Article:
AFRIKAANS: Verskille in loging tussen Stikstofbronne Inorganic nitrogen (N) dissolved in groundwater could be lost for crop production through downward and sideway movements of groundwater, resulting in lower yields and profit margins above costs. Differences in leaching between N sources can effectively be utilized to reduce the risk of N leaching. N management practices such as application methods and timing could also contribute significantly to reductions in leaching losses. Basic scientific principles and case studies associated with severe losses in revenue were used to develop guidelines for combatting N leaching losses. The application of different N-sources results in one or a combination of nitrate-N, ammonium-N and urea-N dissolved in groundwater. The vertical movement of these forms of inorganic N in groundwater are displayed for a Sandy Loam soil in Figures 1 and for a Clay Soil in Figure 2. Ammonium-N resulted in very little leaching but large portions of the applied Nitrate-N en Urea-N moved with the groundwater to the level of water penetration. A little bit more Ammonium-N moved into the Sandy Loam soil compared to the Clay Soil but these amounts were insignificant for both soils. Larger portions of the applied Urea-N and Nitrate-N moved with the groundwater to the level of water penetration in the Sandy Loam soil compared to the Clay soil. Half of the LAN will show a similar response to Ammonium Sulphate and the other half similar to Calcium Nitrate since LAN consists of 50% Ammonium-N and 50% Nitrate-N. According to Figures 1 and 2 the immediate leaching potential of LAN is about 50% less than that of Urea. Ammonium-N could however over time be converted to leachable nitrate-N through the process of nitrification. The effect of LAN which was applied shortly before planting and at planting, followed by heavy downpours, resulting in severe leaching are presented in Figure 3. Severe N deficiencies in leaves and in the soil up to a depth of 60 cm have been confirmed with this case study. Yield loss as a result of N leaching was estimated between 7 and 8 ton/ha. Although risks of N-leaching are much less with LAN compared to Urea it is recommended that neither LAN nor urea be applied before planting on well drained soils. The effect of vertical as well as lateral movement of applied N due to excess rain is visible in Figure 4. N analysis in a strip over the rows to a depth of 750 mm was 39 kg/ha for A where the maize was yellow and stunted but 179 kg/ha where the maize was much more prolific and also greener. N analysis between the rows where N was not applied was 32 kg N/ha in the top 60 cm soil for both A and B. Variation in crop growth was therefore directly related to variation in soil N analysis over rows. This effect is often observed under high rainfall conditions on sandy soils, irrespective of time of N application. These symptoms are often incorrectly ascribed to poor fertilizer quality…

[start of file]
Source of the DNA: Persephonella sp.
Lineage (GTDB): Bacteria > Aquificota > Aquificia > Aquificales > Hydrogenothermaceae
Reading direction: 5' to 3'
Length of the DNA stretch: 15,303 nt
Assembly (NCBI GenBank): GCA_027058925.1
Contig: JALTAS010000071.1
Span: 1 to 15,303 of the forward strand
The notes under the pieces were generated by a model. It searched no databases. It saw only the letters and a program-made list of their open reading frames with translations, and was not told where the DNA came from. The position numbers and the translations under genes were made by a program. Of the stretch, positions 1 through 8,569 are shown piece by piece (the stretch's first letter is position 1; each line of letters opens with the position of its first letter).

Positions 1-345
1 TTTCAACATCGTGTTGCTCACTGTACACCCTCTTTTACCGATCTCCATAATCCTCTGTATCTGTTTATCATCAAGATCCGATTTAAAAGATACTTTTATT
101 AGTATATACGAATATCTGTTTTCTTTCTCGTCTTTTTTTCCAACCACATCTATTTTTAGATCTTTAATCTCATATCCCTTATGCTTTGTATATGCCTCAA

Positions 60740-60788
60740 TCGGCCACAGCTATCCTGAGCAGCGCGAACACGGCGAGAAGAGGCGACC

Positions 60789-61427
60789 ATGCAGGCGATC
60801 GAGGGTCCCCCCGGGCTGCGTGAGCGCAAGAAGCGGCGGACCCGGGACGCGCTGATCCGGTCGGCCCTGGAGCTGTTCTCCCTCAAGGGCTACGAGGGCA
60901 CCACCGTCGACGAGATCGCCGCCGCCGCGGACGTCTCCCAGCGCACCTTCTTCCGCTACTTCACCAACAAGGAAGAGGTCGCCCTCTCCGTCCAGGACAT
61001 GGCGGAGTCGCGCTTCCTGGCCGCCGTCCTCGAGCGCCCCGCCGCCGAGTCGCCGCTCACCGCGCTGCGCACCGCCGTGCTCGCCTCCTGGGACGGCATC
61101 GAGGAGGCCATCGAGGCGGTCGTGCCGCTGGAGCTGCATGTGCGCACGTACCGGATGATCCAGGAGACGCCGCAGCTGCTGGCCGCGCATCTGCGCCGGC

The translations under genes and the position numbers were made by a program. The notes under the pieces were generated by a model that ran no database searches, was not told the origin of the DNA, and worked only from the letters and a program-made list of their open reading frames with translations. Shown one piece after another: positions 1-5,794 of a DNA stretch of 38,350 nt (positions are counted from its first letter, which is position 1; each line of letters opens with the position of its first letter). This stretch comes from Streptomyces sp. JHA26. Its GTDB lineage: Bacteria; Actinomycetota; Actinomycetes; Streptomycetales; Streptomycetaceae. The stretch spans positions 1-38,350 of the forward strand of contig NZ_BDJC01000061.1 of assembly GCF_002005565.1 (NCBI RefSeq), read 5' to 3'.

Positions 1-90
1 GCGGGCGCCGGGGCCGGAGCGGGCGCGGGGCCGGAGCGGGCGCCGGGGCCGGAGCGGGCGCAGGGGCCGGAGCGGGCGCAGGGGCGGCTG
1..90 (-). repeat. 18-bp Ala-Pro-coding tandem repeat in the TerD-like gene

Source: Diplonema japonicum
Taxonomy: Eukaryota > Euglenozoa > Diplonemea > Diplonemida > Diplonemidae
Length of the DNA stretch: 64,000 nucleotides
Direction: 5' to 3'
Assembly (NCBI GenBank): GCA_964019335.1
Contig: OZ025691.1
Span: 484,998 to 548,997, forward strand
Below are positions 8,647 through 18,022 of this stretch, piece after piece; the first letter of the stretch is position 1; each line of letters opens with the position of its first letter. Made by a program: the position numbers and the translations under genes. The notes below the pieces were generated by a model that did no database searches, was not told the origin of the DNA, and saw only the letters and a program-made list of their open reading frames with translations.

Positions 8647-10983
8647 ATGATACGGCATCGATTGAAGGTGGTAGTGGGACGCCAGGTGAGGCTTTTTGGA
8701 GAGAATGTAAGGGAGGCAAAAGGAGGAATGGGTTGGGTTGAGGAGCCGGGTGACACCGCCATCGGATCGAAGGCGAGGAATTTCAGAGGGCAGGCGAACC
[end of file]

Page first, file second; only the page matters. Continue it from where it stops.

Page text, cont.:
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Volatilization differences between N sources

By | FERTILIZER PRODUCTS, Nitrogen, Nitrogen Products, PLANT & SOIL NUTRITION | No Comments